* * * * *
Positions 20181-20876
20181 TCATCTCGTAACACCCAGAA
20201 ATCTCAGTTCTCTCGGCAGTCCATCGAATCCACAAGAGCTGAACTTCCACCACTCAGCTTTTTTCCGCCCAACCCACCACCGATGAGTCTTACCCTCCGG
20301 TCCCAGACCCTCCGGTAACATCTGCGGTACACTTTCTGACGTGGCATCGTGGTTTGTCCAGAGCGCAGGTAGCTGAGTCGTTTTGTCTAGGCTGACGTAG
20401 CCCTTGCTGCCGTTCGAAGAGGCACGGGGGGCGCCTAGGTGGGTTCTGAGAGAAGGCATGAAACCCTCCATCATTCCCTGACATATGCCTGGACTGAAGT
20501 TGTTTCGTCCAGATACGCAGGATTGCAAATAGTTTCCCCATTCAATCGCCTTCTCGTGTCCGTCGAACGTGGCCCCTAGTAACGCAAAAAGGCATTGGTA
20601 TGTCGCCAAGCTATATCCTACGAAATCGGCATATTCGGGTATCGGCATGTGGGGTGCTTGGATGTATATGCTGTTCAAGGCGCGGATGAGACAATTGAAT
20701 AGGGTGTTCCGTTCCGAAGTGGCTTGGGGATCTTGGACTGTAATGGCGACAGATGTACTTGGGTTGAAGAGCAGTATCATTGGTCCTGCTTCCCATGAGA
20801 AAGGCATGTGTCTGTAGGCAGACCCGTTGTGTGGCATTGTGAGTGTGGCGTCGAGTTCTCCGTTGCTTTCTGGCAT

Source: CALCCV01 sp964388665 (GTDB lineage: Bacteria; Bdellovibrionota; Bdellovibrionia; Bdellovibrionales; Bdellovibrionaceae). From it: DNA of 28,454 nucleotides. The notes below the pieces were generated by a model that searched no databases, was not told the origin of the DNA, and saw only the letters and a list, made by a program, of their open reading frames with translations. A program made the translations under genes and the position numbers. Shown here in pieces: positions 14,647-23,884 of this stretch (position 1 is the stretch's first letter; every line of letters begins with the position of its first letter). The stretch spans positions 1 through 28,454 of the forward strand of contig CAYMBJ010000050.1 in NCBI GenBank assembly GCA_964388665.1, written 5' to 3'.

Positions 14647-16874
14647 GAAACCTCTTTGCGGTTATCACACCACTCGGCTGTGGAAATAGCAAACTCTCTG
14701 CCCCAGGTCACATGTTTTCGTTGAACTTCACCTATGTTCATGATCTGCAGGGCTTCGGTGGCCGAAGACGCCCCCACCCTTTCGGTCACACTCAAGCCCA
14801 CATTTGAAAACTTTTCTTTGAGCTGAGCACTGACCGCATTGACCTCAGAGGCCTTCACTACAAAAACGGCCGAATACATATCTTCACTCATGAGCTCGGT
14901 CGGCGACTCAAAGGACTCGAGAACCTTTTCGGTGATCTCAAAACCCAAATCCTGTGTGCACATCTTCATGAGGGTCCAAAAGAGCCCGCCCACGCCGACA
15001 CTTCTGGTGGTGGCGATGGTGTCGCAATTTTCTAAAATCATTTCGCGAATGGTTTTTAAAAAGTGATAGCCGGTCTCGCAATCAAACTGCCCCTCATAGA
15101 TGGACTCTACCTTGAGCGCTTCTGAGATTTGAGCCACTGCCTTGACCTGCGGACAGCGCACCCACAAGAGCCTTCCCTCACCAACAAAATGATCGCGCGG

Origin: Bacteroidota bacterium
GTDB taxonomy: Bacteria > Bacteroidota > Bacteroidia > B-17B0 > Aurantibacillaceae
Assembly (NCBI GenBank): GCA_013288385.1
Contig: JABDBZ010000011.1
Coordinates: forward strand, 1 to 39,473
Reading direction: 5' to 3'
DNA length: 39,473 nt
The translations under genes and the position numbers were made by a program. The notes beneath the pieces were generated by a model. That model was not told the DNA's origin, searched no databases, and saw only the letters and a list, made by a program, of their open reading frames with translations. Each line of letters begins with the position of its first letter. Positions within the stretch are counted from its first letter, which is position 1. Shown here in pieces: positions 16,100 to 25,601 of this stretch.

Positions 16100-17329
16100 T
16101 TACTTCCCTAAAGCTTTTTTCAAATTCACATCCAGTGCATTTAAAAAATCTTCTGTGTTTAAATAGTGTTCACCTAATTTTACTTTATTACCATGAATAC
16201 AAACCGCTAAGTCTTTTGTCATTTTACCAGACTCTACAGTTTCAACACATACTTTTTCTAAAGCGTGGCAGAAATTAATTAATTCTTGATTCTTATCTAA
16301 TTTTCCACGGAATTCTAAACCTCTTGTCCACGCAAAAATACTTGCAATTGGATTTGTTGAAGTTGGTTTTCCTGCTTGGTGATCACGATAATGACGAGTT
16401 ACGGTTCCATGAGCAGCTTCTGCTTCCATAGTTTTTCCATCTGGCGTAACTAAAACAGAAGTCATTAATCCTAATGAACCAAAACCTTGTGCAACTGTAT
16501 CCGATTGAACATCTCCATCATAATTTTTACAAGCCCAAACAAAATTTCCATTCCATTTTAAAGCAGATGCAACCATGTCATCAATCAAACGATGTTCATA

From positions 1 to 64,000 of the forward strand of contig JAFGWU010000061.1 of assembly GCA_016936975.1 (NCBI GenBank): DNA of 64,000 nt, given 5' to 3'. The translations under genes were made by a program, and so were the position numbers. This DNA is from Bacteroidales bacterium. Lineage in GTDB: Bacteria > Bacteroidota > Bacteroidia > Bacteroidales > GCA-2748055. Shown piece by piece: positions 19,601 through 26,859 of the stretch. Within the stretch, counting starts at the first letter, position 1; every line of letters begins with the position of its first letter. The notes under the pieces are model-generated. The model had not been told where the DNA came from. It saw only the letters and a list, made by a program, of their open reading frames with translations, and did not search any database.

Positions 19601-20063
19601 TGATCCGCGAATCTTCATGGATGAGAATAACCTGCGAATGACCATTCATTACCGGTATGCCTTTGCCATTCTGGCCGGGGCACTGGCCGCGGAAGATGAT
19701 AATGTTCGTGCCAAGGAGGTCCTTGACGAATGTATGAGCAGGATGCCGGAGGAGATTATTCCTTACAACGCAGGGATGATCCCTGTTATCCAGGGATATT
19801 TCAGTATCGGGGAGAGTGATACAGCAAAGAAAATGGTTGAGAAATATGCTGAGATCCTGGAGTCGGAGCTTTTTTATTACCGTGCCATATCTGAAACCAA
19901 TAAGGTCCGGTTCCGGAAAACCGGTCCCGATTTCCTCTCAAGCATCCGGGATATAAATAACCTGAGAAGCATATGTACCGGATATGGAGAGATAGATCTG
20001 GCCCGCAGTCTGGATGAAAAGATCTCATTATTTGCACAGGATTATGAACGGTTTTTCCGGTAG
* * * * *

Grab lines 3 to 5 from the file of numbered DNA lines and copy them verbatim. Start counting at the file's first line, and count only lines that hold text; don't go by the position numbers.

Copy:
20201 ATCTCAGTTCTCTCGGCAGTCCATCGAATCCACAAGAGCTGAACTTCCACCACTCAGCTTTTTTCCGCCCAACCCACCACCGATGAGTCTTACCCTCCGG
20301 TCCCAGACCCTCCGGTAACATCTGCGGTACACTTTCTGACGTGGCATCGTGGTTTGTCCAGAGCGCAGGTAGCTGAGTCGTTTTGTCTAGGCTGACGTAG
20401 CCCTTGCTGCCGTTCGAAGAGGCACGGGGGGCGCCTAGGTGGGTTCTGAGAGAAGGCATGAAACCCTCCATCATTCCCTGACATATGCCTGGACTGAAGT